WVU's Mazey: "It's Time to Win A Lot" - WVU Football, WVU Basketball, News - Mountaineer Sports

WVU's Mazey: "It's Time to Win A Lot"

MORGANTOWN - A roller coaster season has its twists and turns, its ups and downs and Randy Mazey believes it’s just about time for this ride to start trending up again.

On Sunday afternoon, the West Virginia baseball team embarked on a six-hour drive from Lubbock, Texas to Oklahoma City in preparation for the Big 12 tournament. The Mountaineers were leaving behind a second weekend in which they were swept by a conference foe and looking ahead to a new opportunity to bolster a postseason resume.

After beginning the season 16-8, Mazey’s team dropped seven in a row. When they broke that streak, they enjoyed a stretch in which they won 11 of their next 13 outings before again falling into a seven-game setback. That is the scenario as the Mountaineers look ahead to the start of the tournament on Wednesday.

“We’re kind of used to this,” Mazey said on a teleconference. “We won a lot early, then we lost a lot, then we won a lot, then we lost a lot. So it looks to me like it’s time to win a lot.”

WVU enters the tournament as the No. 6 seed, faced with a rematch against the No. 3 Kansas Jayhawks, the same team that swept them in Lawrence just over a week ago.

Mazey does not view that recent failure as a sign of things to come, though. In fact, he compares the situation his team is in going into the tournament to what the Jayhawks experienced last season and he feels like the odds are stacked in West Virginia’s favor.

A year ago, the Mountaineers took all three regular season games from the Jayhawks in late April and Kansas came to Oklahoma City on a six-game losing streak. They then proceeded to beat WVU 7-2 in the opening game, took the next two and fell to Oklahoma in the championship match-up.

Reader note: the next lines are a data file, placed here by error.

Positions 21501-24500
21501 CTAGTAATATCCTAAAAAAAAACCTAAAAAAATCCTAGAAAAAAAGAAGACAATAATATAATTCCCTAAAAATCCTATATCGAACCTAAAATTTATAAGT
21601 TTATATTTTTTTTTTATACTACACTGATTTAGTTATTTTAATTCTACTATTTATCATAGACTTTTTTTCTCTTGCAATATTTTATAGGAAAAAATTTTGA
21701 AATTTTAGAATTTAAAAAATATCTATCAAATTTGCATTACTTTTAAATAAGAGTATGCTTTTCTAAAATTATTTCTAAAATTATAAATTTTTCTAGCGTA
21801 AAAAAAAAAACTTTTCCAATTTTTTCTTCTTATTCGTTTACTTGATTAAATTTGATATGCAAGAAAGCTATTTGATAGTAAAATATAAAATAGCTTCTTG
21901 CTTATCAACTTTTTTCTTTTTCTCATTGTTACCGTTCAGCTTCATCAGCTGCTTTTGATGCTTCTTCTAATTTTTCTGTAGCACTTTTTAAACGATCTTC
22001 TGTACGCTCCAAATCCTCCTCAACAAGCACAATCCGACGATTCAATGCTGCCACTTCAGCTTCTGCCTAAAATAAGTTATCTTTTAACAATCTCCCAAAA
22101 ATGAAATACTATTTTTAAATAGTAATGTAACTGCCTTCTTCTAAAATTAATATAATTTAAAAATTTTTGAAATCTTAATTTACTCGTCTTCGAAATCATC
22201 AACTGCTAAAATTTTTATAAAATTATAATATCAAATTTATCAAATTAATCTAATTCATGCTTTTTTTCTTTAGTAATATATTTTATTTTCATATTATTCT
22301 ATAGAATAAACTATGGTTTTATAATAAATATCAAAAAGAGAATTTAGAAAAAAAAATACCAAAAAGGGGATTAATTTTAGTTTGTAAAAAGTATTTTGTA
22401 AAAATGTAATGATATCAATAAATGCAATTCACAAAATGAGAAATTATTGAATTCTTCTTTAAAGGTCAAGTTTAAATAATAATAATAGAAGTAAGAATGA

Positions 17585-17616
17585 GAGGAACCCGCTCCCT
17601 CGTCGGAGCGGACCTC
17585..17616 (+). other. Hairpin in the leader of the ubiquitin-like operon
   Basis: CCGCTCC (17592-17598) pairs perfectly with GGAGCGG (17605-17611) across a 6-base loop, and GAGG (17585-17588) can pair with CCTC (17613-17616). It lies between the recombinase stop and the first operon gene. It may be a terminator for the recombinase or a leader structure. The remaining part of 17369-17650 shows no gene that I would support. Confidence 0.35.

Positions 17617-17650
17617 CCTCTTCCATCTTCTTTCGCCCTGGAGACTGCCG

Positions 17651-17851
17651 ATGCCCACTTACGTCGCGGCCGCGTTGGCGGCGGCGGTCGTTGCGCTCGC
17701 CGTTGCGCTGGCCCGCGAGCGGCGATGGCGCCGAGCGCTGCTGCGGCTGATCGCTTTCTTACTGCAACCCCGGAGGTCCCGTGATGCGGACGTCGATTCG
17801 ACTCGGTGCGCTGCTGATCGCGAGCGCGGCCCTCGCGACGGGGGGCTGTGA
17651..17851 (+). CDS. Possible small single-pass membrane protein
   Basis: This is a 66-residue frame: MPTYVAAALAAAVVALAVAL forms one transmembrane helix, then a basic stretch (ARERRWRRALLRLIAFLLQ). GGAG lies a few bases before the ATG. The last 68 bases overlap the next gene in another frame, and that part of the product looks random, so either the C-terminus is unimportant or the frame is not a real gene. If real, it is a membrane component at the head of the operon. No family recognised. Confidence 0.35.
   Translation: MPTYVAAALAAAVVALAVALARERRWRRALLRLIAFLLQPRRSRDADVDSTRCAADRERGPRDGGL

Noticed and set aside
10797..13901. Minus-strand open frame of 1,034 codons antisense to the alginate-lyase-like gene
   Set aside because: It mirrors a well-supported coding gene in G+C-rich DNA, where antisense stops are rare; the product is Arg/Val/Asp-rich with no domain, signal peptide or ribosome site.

“We are eerily similar to where Kansas was last year,” Mazey said. “I don’t think there’s any doubt in any of our players’ minds or our coaches’ minds that we’re going to win that first game. We’ve played really well on this field in Oklahoma City, we have a lot of confidence on this field and the last time we were there, we had a dog pile behind home plate. We’re going to go into this thing with a ton of confidence.”

Last year’s double elimination tournament format was changed to pool play after a tornado tore through the area, guaranteeing the Mountaineers three games. It also gave them the chance to win their last game of the season on a walk-off and get that dog pile Mazey mentioned, which he says was an enormous boost heading into the offseason.

Now, they return to double elimination, meaning that a loss in Game 1 would send WVU to the loser’s bracket. It can also prove difficult when it comes to determining a pitching lineup as the opponent will not be known in advance. Still, Mazey intends to stick with his weekend rotation of Harrison Musgrave, Ross Vance and John Means if West Virginia gets at least three games.

After pitching in Lubbock over the weekend, it will be a quick turnaround for each of the three starters.

“You have to change your routine a little bit, but they’re young kids and they’re very resilient,” Mazey said. “If these guys have any aspirations of pitching professionally, most pitchers pitch on every five days. We keep them on every seven days during the season, so this is something they need to learn how to do.”

West Virginia enters the tournament desperately grasping for a way to get into an NCAA Regional. With the No. 29 RPI, the Mountaineers are fourth-best in the Big 12 conference, with only three teams in the ACC and three in the Pac-12 ranked ahead of them.

Mazey thinks back to a season in which his Eastern Carolina team earned an at-large bid despite having an RPI in the fifties, but he would rather not leave his team’s fate up for debate.

“You never know what you need to get in. It all depends on what else happens around the country,” Mazey said. “In boxing or MMA or anything like that, they always say don’t leave it in the hands of the judges, go for a knockout.”

WVU gets Kansas Wednesday morning in the first game of the Big 12 tournament, set for a 10 a.m. EST first pitch. 

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